Two investment watchdogs say the resignation of Huljich Wealth Management's managing director Peter Huljich will make no difference to their investigations into the KiwiSaver manager.

Huljich yesterday stepped down as MD and chief investment officer to be replaced by chairman and former Reserve Bank Governor Don Brash after weeks of controversy over his management of the firm's KiwiSaver scheme.

But members of the investment industry have called the resignation a "false sacrifice" and questioned whether Brash can add any value as a manager.

Allegations surfaced a month ago about Huljich selling shares into the firm's KiwiSaver funds to ramp up returns and attract more investors.

The scheme, which has 70,000 members and more than $117 million invested, has marketed itself heavily on its top performing results and the involvement of Auckland mayor John Banks and Brash on its board.

Two weeks ago the company pulled its prospectus and reworked it amid investigations by the Securities Commission.

Peter Huljich admitted to topping up the KiwiSaver funds to the tune of $150,000 to cover a poor investment in NZX-listed Diligent Boardbooks and a low level of diversification.

Yesterday Brash said the board had undertaken a full review of its operations and it had "become clear" the board had not been kept full informed about certain transactions.

"Peter has accepted responsibility for these lapses and has tendered his resignation."

Brash said it was not the fault of Banks or himself that they had not been told about Huljich's actions and therefore they did not feel the need to step down as directors.

But Brash said Huljich's actions also did not warrant firing him from the company.

"He is no longer CEO, that is a very substantial penalty for him."

Huljich will stay on as operations manager but will have nothing to do with investment decisions. He will remain a beneficial shareholder.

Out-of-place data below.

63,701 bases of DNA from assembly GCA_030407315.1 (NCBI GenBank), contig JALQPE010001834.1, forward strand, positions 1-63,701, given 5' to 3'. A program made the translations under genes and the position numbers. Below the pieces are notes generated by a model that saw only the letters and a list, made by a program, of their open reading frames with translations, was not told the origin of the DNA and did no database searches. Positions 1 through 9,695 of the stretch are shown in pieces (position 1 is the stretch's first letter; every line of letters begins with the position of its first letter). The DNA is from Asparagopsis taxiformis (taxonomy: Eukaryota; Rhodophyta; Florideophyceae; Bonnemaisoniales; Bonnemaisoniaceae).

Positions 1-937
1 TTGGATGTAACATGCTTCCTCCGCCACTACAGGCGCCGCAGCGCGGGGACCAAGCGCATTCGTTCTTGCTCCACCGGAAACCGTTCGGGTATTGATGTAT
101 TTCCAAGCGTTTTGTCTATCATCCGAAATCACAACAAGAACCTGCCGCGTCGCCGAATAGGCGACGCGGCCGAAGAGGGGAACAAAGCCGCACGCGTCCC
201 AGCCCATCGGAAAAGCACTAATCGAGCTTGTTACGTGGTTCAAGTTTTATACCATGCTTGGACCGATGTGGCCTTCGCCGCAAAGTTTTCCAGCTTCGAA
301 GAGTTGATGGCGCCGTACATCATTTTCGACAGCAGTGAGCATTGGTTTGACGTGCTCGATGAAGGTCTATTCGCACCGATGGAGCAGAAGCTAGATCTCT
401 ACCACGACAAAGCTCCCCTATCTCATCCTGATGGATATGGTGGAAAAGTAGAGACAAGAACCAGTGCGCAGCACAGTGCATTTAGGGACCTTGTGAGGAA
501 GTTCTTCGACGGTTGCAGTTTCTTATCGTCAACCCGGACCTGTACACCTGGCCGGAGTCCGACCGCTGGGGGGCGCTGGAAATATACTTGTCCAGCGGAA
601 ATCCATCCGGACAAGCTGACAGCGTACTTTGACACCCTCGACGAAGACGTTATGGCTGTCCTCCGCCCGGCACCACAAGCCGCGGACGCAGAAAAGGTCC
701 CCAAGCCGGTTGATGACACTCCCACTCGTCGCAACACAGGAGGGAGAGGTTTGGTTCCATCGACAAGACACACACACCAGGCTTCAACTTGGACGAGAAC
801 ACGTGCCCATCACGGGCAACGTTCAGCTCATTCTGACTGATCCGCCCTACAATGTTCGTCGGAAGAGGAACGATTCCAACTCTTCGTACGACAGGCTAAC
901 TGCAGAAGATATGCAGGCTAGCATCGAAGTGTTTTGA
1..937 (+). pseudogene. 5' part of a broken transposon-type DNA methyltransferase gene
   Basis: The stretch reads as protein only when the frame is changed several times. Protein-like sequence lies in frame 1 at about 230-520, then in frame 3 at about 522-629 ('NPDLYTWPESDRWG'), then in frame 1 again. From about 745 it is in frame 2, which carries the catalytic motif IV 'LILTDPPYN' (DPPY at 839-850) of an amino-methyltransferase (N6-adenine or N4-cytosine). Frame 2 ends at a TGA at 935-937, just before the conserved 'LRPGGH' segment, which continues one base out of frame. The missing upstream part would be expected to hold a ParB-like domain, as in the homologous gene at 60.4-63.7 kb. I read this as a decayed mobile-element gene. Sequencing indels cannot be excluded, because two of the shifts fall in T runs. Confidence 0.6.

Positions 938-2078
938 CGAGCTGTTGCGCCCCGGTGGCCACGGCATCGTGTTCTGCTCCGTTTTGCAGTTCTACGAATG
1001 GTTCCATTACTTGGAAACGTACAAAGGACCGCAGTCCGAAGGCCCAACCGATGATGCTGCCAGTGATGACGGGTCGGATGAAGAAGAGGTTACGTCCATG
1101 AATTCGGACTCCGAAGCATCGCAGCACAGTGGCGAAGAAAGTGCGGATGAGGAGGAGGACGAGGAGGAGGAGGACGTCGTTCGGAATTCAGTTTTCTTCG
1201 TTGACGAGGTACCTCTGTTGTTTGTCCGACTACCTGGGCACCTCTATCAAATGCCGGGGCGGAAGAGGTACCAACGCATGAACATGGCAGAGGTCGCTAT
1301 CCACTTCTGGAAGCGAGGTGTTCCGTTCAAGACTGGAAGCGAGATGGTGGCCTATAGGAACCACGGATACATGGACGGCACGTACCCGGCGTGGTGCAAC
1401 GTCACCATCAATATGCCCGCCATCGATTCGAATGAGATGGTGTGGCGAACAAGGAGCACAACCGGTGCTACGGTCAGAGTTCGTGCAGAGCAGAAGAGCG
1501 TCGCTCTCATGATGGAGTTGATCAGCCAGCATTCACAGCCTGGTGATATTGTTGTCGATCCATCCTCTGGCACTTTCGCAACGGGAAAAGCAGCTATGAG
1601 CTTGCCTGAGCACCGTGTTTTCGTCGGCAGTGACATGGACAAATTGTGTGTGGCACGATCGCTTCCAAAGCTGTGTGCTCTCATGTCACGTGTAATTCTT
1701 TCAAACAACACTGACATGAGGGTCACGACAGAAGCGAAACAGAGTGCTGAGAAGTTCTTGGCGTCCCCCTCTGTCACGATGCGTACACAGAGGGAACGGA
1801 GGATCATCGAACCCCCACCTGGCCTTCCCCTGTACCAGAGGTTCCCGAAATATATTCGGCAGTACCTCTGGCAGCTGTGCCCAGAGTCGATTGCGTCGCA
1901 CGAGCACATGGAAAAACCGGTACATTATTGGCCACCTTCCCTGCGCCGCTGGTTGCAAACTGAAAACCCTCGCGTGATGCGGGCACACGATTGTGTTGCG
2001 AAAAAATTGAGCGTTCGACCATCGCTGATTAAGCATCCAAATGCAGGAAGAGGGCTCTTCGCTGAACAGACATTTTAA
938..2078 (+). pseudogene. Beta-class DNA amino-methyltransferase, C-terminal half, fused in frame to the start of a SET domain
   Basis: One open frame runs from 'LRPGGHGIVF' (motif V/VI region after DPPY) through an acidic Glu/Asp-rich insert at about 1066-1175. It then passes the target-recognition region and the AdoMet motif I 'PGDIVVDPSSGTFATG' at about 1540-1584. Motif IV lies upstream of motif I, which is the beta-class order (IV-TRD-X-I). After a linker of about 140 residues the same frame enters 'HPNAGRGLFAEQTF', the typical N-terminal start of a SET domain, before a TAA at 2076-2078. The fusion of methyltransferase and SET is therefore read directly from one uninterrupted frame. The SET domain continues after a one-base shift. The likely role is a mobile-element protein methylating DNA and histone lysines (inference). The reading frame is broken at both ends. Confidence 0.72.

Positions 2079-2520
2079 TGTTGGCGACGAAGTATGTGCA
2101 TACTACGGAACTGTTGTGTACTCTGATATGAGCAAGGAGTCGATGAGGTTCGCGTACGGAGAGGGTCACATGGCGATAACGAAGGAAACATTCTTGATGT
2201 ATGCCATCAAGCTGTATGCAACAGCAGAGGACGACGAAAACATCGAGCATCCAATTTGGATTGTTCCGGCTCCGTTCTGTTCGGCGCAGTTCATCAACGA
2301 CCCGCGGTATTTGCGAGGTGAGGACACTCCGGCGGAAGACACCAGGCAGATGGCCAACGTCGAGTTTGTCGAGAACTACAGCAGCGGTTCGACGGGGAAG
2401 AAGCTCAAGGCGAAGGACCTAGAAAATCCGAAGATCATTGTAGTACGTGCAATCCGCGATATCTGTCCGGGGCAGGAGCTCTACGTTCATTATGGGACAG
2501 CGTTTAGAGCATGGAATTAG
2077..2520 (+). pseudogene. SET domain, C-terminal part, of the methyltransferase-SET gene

Economist and rival KiwiSaver fund management business owner Gareth Morgan described the resignation of Huljich as staged and a "false sacrifice" and said it did not go far enough. He said both Brash and Banks should have resigned after admitting they did not know what was going on at the company.

Market commentator Arthur Lim said the resignation of Peter Huljich also did not resolve the basic problem with the company. "It doesn't change one thing - they have got no investment experience."

Brash yesterday admitted although he had invested money on behalf of others in the 1970s he was not an experienced fund manager and said the company would be looking to hire someone to bring on to its investment committee.

He would not comment on specific investment decisions made in recent weeks but said the company would be "reviewing all investments carefully".

Brash will stay on the board but will step down as chairman while 34-year-old Huljich will be replaced by his father Chris. Brash said he would also be looking for an independent director to join the board.

A spokesperson for the Securities Commission said the changes would make no difference to its investigation.

"Our investigations are continuing."

Gavin Quigan, a spokesman for the Government Actuary's office, which is in charge of monitoring KiwiSaver schemes, said it too would continue with a separate investigation.

The actuary has the power to disband the scheme but Quigan said at this stage it appeared Huljich had not disadvantaged any of its investors.

Morgan said the scheme should be wound up with members transferred to the default providers.

THE HULJICH SAGA
February 7: Allegations emerge of Huljich Wealth Management selling shares into its KiwiSaver funds at a discounted price to ramp-up returns and attract more savers.

February 9: Fundsource figures show Huljich's three KiwiSaver funds went from being the top performers to the bottom in the last three months of 2009.

February 19: Huljich pulls its prospectus and Securities Commission says it is investigating. Peter Huljich admits to using his own money to top up the funds but says he did it to "compensate" investors for poor investment decisions. Executive director and Auckland mayor John Banks says he knew nothing.

February 24: Huljich chairman Don Brash describes the transactions as "regrettable".

March 4: Peter Huljich resigns as managing director and chief investment officer. Don Brash steps in to fill the roles.